NORWAY: National Laws

Summary: General overview of Norway's national legal provisions on children's rights, including guidance on how to conduct further research.

National laws on children's rights

Status of the CRC in national law
The CRC was incorporated into Norwegian law through the Human Rights Act, 21 May 1999 No. 30. Under this Act, the CRC is directly applicable and takes precedence over conflicting national statutes.

There appear to be no provisions of the Norwegian Constitution that specifically address children's rights.

The Human Rights Act incorporated the CRC into national law as of 1 October 2003, meaning that the Convention takes precedence over statutory law. Norwegian laws central to children's rights include the Children Act and the Child Welfare Act, although legal provisions also appear throughout the Public Administration Act, Penal Code, and Civil and Criminal Procedure Acts. Other statutes relating to children include, but are by no means limited to:

  • Education Act/ Kindergarten Act
  • Adoption Act
  • Anti-Discrimination Act/ Equality Act
  • Norwegian Nationality Act / Immigration Act
  • Act on Social Services / Health Personnel Act / Municipal Health Services Act / Mental Health Care Act/ Patients' Rights Act
  • Guardianship Act
  • Working Environment Act
  • Victims of Violence Compensation Act

Legal Research:
The Norwegian Parliament (Stortinget) maintains an official web page in Norwegian ( and in English ( Lovdata ( provides the text of legislation and the Legal Gazette in Norwegian, and English translations of some statutes are available through the University of Oslo ( The World Legal Information Institute's Norway portal ( and the United States Library of Congress ( also offer a selection of links to further resources on Norwegian law.

Compliance with the CRC
In its 2010 Concluding Observations, the Committee on the Rights of the Child took note "of the ongoing activities of the Government to amend laws or to adopt new ones in order to bring legislation in full harmony with the Convention " and further "welcome[d] the Government's initiative to order an expert review of the relation between the Convention and Norwegian law."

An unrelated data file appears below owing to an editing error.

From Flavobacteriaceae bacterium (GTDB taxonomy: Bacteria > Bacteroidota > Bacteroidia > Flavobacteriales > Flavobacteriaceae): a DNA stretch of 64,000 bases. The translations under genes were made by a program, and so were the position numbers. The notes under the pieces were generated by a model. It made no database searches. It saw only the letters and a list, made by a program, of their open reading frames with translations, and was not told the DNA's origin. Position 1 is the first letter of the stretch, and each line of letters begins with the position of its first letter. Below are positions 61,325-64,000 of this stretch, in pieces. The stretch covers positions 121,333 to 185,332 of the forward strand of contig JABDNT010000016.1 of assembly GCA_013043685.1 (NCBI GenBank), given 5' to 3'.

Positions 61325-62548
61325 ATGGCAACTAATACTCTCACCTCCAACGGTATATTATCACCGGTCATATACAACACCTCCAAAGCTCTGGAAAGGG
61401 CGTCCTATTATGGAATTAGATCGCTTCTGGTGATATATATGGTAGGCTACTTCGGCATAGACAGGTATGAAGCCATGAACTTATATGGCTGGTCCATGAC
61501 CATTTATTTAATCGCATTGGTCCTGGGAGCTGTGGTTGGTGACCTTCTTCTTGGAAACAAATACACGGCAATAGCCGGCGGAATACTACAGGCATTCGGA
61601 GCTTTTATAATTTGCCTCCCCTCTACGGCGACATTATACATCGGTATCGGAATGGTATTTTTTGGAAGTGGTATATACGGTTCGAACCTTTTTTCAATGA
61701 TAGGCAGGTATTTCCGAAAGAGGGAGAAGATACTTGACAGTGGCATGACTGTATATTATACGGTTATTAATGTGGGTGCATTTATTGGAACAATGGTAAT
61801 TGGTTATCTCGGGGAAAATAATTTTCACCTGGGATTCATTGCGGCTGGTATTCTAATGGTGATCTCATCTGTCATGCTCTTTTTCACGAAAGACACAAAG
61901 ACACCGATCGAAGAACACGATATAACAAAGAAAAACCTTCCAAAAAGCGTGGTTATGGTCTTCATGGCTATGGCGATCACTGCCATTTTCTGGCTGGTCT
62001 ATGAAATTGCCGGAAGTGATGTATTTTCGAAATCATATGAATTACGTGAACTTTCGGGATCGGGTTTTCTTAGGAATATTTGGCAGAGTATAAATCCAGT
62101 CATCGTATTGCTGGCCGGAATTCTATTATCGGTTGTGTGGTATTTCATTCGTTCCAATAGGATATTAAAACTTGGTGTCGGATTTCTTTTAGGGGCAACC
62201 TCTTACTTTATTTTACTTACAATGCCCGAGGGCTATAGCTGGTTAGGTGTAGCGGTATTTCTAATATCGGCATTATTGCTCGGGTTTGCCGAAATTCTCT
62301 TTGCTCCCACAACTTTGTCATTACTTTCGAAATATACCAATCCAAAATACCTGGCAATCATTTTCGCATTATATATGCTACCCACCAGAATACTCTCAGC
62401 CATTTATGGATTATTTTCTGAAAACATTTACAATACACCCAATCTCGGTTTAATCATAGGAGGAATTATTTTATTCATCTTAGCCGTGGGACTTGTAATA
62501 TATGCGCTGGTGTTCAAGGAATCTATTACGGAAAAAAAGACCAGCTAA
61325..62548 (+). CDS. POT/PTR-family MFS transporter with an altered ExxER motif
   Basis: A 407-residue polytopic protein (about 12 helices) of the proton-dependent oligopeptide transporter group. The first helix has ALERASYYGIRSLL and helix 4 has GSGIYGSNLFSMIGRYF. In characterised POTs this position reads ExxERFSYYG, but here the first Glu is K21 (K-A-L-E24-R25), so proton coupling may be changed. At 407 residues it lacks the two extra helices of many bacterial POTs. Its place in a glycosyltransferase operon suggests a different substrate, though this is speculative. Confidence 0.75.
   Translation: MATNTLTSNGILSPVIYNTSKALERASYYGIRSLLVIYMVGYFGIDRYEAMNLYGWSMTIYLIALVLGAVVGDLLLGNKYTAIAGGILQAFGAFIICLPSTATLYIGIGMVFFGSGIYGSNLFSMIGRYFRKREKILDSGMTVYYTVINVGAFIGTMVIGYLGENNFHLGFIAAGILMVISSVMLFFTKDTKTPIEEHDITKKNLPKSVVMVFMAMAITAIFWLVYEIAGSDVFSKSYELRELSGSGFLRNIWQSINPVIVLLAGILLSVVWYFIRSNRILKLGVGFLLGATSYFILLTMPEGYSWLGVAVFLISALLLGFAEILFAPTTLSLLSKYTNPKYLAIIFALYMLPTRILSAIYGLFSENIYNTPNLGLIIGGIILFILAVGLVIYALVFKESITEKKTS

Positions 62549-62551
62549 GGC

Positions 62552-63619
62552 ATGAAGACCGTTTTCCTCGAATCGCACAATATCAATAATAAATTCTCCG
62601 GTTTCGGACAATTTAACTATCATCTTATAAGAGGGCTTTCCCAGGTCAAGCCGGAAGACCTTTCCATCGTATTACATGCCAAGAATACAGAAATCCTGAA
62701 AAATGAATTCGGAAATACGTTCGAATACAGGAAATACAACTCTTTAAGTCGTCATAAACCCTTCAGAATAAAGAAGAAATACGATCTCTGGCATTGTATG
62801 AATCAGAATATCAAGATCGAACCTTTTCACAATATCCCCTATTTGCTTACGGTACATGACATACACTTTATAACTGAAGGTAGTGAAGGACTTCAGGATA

In depth analysis
The Committee on the Rights of the Child's 2010 Concluding Observations were largely complementary of Norwegian treatment of children's rights, in particular welcoming reforms to the Children Act 2006, the Immigration Act 2008 and the Child Welfare Act amendments of 2009. The Committee has, however, expressed concern about an eclectic range of discrete issues where national law may not meet the rights and duties laid out in the Convention. While the Committee has considered juvenile justice to be fairly well administered, marked by low levels of child imprisonment and commendable monitoring of those in detention, they have been critical of the ongoing practice of detaining children and adults in the same facilities.

Similarly, while the 2006 Children Act and 2008 Immigration Act have brought the principle of the best interests of the child firmly into national law, the Committee has highlighted certain aspects of the law where the principle is not fully implemented. Specifically, in child custody and immigration cases, the best interests of the child are not regarded as of paramount importance. In the area of privacy, the Committee was wary of the legality of parents revealing particulars of their child's life in online publications, particularly in the context of custody conflicts.

Norwegian anti-discrimination law is extensive, and with the passage of the Anti-discrimination Act 2006 alongside the creation of the Anti-discrimination Ombudsman and the Anti-discrimination Tribunal, there are a number of legal mechanisms to combat discrimination. The Committee did note the ongoing debate surrounding the potential inclusion of age as a prohibited ground of discrimination and the possibility of allowing children to file complaints on that ground. While not criticising the fact that this reform is yet to be realised, the Committee recommended that the State "carefully consider" extending the relevant legislation in this regard.

Case Law
CRC Jurisprudence
Please contact CRIN if you are aware of any cases in national courts that reference the Convention on the Rights of the Child.

Case Law Research
Lovdata provides an extensive collection of case law, including Supreme Court cases (, Appellate Court cases (, and many English translations (

Current legal reform projects 
Please contact CRIN if you are aware of any current legal reform projects.    


Please note that these reports are hosted by CRIN as a resource for Child Rights campaigners, researchers and other interested parties. Unless otherwise stated, they are not the work of CRIN and their inclusion in our database does not necessarily signify endorsement or agreement with their content by CRIN.